In December 2017, Adalah wrote to the Israeli Attorney General (AG) to urge him to anchor these concluding observations in internal directives obliging government ministries to take measures to eradicate discrimination against women. Adalah argued that Israel ratified all of the international human rights conventions – including the women’s rights convention (CEDAW) – thus expressing its intent to act in accordance with its standards and norms. Further, Adalah and women’s rights groups in Israel asked for a discussion of CEDAW’s recommendation in Israel’s parliament, the Knesset. The Knesset’s Committee on the Status of Women and Gender Equality, headed by MK Aida Touma-Sulieman, a member of the Arab Joint List, has scheduled a hearing for 12 March 2018. We will keep you posted about the outcomes - the AG's response and the conclusions of the Knesset hearing.
Thank you again for your generous contributions to Adalah, which make this crucial work possible. Please continue to help Adalah to protect the protest!
Rina Rosenberg (Jabareen)
International Advocacy Director, Adalah
Protect Online Protest
Greetings to all from Adalah in Haifa!
We wish to take this opportunity to tell you about some of Adalah's key legal efforts made this past August and September to protect online social media protest, particularly of young Palestinian citizens of Israel.
The Cyber Unit
Adalah received information that the Israeli State Attorney's Office runs a 'Cyber Unit'. This unit collaborates with social media platforms including Facebook and Twitter to remove users' posts, restrict access to certain websites, and even outright block users' access to sites.
Adalah discovered that the Cyber Unit has no legal authority and sent out a letter demanding that the unit immediately ceases its operations. Adalah Attorney Fady Khoury stressed in our letter to the Israeli authorities that much of the unit's censorship operations are conducted without any basis in Israeli law:
"Nothing in the law allows state authorities to censor content based solely on an administrative determination… that the content amounts to a criminal offense. Likewise, there is no explicit directive in [Israeli] law authorizing the removal of content determined to amount to a criminal offense – even by a court."
According to the Cyber Unit's 2016 annual report, it examined 2,241 cases of online content, with a very high number – 1,554, or 69 percent – were removed by the unit.
While private social media corporations may legally remove content according to their terms of service, Israeli state agents – such as the Cyber Unit – are subject to Israeli law. Therefore, much of their censorship activities are illegal and violate users' freedom of speech.
Attorney Khoury explained further: "When the Cyber Unit appeals to a service provider with a request to censor content based on its suspicion … without a final [judicial] ruling in the matter, this constitutes an unconstitutional violation of freedom of speech."
Adalah demanded in the letter that the Israeli authorities halt all internet content censorship activities used by the Cyber Unit.
Twitter, Facebook regularly remove user content at governments' requests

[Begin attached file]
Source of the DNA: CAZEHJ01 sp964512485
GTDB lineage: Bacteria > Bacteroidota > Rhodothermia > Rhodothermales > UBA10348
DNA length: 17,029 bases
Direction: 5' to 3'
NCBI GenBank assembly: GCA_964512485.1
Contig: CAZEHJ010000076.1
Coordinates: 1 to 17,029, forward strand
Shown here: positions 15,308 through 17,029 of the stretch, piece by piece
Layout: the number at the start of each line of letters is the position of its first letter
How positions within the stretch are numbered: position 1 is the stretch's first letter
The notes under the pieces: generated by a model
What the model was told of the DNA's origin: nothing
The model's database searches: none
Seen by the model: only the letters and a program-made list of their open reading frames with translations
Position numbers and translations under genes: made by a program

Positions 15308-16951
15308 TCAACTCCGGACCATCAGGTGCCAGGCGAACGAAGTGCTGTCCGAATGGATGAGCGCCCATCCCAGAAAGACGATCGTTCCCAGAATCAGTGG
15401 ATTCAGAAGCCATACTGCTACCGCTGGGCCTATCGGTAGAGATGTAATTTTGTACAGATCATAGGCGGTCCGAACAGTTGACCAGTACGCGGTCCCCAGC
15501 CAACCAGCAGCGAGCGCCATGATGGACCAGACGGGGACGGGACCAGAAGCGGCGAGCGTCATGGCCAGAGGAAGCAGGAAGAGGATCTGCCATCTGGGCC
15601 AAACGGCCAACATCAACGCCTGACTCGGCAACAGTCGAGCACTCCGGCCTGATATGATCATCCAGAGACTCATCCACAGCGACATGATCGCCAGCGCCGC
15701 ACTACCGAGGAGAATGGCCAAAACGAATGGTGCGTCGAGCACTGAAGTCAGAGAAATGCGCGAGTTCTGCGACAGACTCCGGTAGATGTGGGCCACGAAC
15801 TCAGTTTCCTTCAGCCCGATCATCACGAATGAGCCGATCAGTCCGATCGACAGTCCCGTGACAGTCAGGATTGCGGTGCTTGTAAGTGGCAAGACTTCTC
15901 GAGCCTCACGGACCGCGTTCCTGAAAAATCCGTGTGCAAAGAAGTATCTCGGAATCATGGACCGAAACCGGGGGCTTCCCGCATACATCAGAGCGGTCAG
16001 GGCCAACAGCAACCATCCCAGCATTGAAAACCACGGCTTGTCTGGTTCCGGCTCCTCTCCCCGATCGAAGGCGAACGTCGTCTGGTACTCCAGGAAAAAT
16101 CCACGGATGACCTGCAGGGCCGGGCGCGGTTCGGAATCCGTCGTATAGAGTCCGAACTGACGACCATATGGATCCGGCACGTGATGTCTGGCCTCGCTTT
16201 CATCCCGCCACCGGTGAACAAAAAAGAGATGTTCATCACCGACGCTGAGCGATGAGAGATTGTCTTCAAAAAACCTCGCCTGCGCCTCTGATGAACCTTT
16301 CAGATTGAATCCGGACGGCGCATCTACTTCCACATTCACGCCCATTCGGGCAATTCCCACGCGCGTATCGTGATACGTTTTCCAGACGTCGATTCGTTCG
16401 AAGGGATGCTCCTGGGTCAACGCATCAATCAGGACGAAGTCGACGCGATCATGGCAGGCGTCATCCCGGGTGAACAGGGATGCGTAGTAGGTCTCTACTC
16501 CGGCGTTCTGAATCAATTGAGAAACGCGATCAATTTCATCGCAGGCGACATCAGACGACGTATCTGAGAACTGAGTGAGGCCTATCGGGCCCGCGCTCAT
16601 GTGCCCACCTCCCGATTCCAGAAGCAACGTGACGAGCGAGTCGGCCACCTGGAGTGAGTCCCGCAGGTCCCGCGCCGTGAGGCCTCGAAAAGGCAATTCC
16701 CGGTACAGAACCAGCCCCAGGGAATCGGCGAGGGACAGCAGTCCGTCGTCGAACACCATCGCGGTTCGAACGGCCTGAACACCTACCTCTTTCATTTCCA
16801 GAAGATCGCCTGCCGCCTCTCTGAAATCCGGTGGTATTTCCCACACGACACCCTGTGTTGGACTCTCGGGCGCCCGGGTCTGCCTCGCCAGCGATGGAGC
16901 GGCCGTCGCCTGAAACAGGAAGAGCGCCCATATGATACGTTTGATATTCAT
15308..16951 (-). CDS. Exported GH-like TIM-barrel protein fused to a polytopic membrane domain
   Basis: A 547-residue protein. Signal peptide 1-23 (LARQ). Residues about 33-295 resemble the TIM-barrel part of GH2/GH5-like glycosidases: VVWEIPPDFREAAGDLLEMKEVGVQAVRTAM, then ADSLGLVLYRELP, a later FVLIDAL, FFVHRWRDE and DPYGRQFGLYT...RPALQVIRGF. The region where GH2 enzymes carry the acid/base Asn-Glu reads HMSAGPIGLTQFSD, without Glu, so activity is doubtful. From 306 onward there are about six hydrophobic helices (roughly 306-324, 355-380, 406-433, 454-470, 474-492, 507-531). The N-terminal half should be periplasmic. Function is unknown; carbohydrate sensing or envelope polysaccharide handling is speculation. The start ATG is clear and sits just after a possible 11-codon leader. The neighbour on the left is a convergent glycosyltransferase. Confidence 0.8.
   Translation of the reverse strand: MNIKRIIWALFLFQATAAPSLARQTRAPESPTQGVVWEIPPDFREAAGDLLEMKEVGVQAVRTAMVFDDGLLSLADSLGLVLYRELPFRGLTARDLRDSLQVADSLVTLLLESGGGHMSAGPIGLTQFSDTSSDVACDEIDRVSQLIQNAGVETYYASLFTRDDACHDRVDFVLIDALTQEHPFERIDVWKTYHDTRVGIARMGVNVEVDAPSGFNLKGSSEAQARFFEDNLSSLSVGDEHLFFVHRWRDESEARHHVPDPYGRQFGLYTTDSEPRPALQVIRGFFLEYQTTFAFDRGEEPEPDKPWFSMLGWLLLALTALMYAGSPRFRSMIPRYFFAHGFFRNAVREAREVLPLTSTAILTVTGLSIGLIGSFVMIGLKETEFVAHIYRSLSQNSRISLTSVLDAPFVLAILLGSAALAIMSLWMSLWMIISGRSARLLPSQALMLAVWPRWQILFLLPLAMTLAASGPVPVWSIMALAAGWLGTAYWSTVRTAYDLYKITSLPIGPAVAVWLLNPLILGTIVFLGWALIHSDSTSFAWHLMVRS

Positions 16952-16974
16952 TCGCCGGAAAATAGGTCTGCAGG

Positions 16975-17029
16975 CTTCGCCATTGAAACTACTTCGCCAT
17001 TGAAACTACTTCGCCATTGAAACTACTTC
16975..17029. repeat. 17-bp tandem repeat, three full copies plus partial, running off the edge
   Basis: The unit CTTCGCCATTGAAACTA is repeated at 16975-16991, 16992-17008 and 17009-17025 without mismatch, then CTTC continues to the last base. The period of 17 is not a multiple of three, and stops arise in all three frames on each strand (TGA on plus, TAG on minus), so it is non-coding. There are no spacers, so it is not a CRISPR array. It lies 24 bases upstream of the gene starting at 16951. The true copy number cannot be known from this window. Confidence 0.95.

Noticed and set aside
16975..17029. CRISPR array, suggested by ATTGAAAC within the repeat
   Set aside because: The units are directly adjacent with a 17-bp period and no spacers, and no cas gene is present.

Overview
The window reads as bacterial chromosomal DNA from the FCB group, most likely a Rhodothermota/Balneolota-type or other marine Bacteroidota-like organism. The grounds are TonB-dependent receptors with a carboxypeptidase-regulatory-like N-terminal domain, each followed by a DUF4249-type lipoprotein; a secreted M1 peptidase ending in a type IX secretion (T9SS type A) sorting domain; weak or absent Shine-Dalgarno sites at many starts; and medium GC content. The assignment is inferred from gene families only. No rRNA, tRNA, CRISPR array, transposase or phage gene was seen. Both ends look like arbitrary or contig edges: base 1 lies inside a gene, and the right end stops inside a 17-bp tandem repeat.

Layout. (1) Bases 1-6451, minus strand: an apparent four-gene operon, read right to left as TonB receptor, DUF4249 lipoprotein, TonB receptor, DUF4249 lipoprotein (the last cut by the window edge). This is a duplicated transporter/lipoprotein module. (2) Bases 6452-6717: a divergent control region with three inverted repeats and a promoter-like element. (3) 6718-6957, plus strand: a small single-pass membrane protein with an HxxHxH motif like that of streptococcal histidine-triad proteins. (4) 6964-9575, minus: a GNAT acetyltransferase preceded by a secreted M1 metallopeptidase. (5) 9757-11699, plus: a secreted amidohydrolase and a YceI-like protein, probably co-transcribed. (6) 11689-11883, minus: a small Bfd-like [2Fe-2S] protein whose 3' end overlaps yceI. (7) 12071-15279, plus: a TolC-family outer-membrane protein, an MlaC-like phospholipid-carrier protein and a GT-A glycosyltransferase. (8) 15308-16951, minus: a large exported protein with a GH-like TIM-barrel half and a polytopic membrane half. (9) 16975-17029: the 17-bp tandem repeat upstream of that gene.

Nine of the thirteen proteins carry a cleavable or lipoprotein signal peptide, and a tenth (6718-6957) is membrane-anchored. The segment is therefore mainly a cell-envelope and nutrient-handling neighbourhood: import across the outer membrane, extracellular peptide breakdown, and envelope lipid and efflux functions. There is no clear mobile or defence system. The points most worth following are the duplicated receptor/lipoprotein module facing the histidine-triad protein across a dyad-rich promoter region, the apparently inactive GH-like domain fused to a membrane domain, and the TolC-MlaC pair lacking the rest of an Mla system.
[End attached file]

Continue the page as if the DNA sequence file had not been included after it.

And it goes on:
Twitter and Facebook admit that they remove a significant amount of content at the request of governments from around the world. Between July and December 2016, the two platforms reported granting requests from the following countries (among others):
Related: Israeli police conceal from detainees social media posts that led to their arrests
When a person is arrested in Israel for incitement or other crimes of expression based on social media posts, police are refusing to reveal which posts led to their arrest and detention. This practice is being employed disproportionally against Palestinian citizens of Israel.
Adalah wrote to Israeli authorities in September 2017 that this policy severely harms suspects’ rights to due process, undermines the purpose of the criminal process, and violates the rights of detainees to defend themselves.
“This problematic practice essentially turns an initial arrest into a full-fledged administrative detention [detention without charge or trial]," Attorney Fady Khoury emphasized. "It is not just that the evidentiary materials collected by police are kept from detainees and their lawyers, but that the [social media] content for which the arrest was carried out is left undefined.”
Adalah’s letter cited numerous examples: One young Palestinian Arab citizen of Israel, for instance, was arrested on suspicion of an expression crime, but Israeli police refused to reveal the post for which he was arrested for the entire duration of his seven-day detention.
The vast majority of arrests made in Israel in 2015 and the first half of 2016 for charges related to alleged online incitement were of Palestinian citizens.
According to the most recent Israeli police statistics, 82 percent of individuals arrested for incitement-related offenses in 2016 were Palestinian citizens, whereas only 18 percent were Jewish citizens.
Thank you for your generous contributions to Adalah to make this important work possible. Please continue to help Adalah to protect the protest – in the streets and on the web.
Rina Rosenberg (Jabareen)
International Advocacy Director, Adalah